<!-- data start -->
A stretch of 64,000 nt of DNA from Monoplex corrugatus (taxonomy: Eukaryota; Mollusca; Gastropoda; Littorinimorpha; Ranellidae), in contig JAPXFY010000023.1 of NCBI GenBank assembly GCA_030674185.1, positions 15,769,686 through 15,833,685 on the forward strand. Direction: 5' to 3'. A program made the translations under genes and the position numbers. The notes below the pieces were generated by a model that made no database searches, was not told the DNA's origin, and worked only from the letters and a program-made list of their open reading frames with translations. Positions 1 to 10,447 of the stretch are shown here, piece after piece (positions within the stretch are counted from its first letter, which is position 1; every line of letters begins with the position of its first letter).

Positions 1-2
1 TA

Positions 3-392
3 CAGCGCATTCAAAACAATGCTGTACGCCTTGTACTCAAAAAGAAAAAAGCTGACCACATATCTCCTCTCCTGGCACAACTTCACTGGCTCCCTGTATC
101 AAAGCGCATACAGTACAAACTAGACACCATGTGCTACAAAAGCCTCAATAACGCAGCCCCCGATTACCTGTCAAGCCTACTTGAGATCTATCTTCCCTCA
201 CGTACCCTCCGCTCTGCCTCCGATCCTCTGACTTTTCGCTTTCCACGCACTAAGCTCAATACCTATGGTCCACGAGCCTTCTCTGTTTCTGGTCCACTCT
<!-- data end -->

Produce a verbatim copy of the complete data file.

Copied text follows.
A stretch of 64,000 nt of DNA from Monoplex corrugatus (taxonomy: Eukaryota; Mollusca; Gastropoda; Littorinimorpha; Ranellidae), in contig JAPXFY010000023.1 of NCBI GenBank assembly GCA_030674185.1, positions 15,769,686 through 15,833,685 on the forward strand. Direction: 5' to 3'. A program made the translations under genes and the position numbers. The notes below the pieces were generated by a model that made no database searches, was not told the DNA's origin, and worked only from the letters and a program-made list of their open reading frames with translations. Positions 1 to 10,447 of the stretch are shown here, piece after piece (positions within the stretch are counted from its first letter, which is position 1; every line of letters begins with the position of its first letter).

Positions 1-2
1 TA

Positions 3-392
3 CAGCGCATTCAAAACAATGCTGTACGCCTTGTACTCAAAAAGAAAAAAGCTGACCACATATCTCCTCTCCTGGCACAACTTCACTGGCTCCCTGTATC
101 AAAGCGCATACAGTACAAACTAGACACCATGTGCTACAAAAGCCTCAATAACGCAGCCCCCGATTACCTGTCAAGCCTACTTGAGATCTATCTTCCCTCA
201 CGTACCCTCCGCTCTGCCTCCGATCCTCTGACTTTTCGCTTTCCACGCACTAAGCTCAATACCTATGGTCCACGAGCCTTCTCTGTTTCTGGTCCACTCT